“The main priority is to get into the main draw, to play with the big guys. That’s the pressure.”
So says Yannick Hanfmann, who gave a stark reminder of the strength-in-depth of the ATP Tour on Tuesday at the Internazionali BNL d’Italia, where the World No. 101 upset sixth seed Andrey Rublev 7-6(5), 4-6, 6-3 to reach his maiden ATP Masters 1000 quarter-final in Rome.
Hanfmann is accustomed to having to earn the right to take on Top 10 opponents like Rublev. The No. 101-ranked German has qualified for a Tour-leading six main draws in 2023, including at back-to-back Masters 1000 events in Madrid and Rome. His two-hour, 33-minute fourth-round win against the World No. 6, the biggest win of the 31-year-old’s career, was his sixth match in nine days at the Foro Italico.
“It can go two ways,” Hanfmann told ATPTour.com earlier this month when asked about competing as a qualifier in main draws. “It can be a little bit like [you are] wearing out, playing tough matches in qualifying, and then maybe it’s a little bit of a negative.
“But [in Madrid, for example], I qualified [with] two fairly straightforward matches. So [I felt] good. I [knew] the conditions at an event where it’s tough to play. So I think that’s definitely to my advantage.”
Hanfmann was one of three Germans to play qualifying in Madrid who impressed in the main draw. He was beaten by lucky loser and eventual quarter-finalist Daniel Altmaier in the second round while another lucky loser, Jan-Lennard Struff, went on to reach the final (after beating qualifier Aslan Karatsev in the semi-finals).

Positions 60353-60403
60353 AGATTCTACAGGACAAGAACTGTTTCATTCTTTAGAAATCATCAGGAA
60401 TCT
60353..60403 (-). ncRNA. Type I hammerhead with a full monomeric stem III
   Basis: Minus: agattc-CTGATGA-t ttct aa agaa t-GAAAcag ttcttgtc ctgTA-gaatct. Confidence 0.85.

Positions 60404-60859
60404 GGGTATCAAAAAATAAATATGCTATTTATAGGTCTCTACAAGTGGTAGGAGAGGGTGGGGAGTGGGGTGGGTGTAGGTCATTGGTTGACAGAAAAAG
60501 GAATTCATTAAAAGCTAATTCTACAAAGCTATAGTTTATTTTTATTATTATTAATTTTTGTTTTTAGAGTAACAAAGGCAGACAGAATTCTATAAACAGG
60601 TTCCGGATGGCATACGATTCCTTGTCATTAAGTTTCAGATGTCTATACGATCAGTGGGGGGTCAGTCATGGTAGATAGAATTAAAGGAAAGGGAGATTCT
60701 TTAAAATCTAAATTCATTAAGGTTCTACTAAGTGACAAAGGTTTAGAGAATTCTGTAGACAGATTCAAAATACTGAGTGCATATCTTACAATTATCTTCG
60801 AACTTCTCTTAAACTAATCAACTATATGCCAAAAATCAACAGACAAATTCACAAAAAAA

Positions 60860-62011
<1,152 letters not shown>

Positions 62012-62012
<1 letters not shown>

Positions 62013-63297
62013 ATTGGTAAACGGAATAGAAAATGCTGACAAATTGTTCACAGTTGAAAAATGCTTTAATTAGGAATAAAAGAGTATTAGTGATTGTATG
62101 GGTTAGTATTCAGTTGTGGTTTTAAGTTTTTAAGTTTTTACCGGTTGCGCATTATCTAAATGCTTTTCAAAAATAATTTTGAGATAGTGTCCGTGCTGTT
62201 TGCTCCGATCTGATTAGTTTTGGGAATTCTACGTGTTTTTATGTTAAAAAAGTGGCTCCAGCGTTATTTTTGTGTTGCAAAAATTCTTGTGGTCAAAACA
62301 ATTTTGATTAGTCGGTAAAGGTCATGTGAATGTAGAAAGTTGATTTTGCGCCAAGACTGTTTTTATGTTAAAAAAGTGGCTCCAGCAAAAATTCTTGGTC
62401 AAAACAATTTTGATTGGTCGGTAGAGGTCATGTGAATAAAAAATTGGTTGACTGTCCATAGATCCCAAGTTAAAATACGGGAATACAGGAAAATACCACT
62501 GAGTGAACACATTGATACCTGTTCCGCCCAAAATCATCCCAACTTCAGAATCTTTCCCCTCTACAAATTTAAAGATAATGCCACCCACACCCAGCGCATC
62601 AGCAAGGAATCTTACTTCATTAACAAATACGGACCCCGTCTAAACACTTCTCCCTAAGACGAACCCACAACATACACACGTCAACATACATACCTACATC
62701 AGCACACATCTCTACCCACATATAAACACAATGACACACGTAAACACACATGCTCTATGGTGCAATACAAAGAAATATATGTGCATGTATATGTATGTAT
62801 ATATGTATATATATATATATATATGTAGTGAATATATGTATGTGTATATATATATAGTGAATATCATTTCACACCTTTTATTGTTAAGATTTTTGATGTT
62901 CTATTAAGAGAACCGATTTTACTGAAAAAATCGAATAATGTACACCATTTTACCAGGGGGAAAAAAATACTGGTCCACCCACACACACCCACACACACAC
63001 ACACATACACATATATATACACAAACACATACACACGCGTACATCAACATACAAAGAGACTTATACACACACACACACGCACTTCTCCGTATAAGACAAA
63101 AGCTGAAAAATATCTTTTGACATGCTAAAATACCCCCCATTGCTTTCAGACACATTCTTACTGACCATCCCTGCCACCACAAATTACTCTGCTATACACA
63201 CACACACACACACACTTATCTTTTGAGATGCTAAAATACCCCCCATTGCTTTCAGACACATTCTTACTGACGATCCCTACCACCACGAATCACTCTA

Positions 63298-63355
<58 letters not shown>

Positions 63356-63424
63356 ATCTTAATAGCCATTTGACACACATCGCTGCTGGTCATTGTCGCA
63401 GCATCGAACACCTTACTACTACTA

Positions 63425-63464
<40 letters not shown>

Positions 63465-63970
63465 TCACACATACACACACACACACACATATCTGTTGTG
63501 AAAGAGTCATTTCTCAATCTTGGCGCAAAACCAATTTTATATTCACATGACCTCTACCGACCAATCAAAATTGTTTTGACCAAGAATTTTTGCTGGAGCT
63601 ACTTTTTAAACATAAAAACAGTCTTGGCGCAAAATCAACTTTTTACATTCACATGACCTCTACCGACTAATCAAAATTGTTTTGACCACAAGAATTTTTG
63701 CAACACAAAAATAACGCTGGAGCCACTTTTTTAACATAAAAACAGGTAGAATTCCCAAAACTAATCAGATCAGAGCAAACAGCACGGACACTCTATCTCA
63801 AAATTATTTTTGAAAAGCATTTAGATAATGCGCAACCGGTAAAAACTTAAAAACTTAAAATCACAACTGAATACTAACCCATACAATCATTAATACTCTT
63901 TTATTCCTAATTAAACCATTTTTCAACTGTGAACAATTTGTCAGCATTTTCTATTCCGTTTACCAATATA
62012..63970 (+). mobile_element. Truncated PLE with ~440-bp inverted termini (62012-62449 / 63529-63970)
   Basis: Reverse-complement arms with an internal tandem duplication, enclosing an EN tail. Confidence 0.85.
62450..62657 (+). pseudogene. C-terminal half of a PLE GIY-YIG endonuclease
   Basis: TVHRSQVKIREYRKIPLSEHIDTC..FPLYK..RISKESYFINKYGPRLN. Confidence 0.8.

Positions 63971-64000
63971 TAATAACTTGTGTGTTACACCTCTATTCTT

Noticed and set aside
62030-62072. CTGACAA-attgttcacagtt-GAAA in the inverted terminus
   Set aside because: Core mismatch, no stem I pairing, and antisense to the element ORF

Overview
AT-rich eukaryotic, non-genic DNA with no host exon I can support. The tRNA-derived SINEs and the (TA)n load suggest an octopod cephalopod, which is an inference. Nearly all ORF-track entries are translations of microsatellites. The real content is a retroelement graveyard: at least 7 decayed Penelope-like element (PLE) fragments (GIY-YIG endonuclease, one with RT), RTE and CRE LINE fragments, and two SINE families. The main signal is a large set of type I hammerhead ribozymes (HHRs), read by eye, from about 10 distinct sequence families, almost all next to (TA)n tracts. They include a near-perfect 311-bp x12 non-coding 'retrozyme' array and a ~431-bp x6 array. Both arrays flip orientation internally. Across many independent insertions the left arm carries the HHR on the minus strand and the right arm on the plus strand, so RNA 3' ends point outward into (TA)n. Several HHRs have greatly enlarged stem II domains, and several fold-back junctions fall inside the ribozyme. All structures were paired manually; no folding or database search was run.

With Hanfmann’s subsequent dream run to the last eight in Rome, a qualifier or lucky loser has reached the quarter-finals or better in four straight ATP Masters 1000 events.
“The satisfaction is definitely there [after qualifying for the main draw], but it’s short-lived,” explained Hanfmann. “Because then once you’re there, you want to keep going. I think what helped me in the past is to get in to a match rhythm and go far into the tournament because I’ve shown that when I get my matches, that I’m actually dangerous.
“I won my first round in Houston and I went far (to the semi-finals), and in Santiago I went far (quarter-finals). It’s nice to have that, to get into a rhythm and then just be dangerous.”
Qualifiers/Lucky Losers To Reach Quarter-Finals At Past Four ATP Masters 1000 Events
(Q) Christopher Eubanks
(Q) Jan-Lennard Struff
(LL) Jan-Lennard Struff, (Q) Aslan Karatsev, (LL) Daniel Altmaier
(Q) Yannick Hanfmann
That approach has worked again for Hanfmann in Rome. He produced a rock-solid display of baseline hitting on Tuesday to outlast Rublev and clinch his second Top 10 victory of the event after his second-round win against Taylor Fritz. Hanfmann’s fierce forehand in particular was decisive to him prevailing in a tense final set, during which he saved six of seven break points he faced.
In 2022, Hanfmann’s opportunities to challenge the best on Tour were more scarce. He played in six ATP Tour main draws all season, two via qualifying. Now with a 12-6 record for 2023 and a quarter-final against Daniil Medvedev or Alexander Zverev to look forward to in Rome, does he feel like something has changed?
“It’s a great feeling to step on the court against a player like [Rublev] and it doesn’t scare me anymore,” said the German after his thrilling triumph on Tuesday. “It used to, maybe. I would be like, ‘Wow, OK, I don’t know how I can play with him’, but now I know I’ve beaten those guys. I’m old enough to see what I can do on the court, especially on clay, and I feel dangerous against anyone.”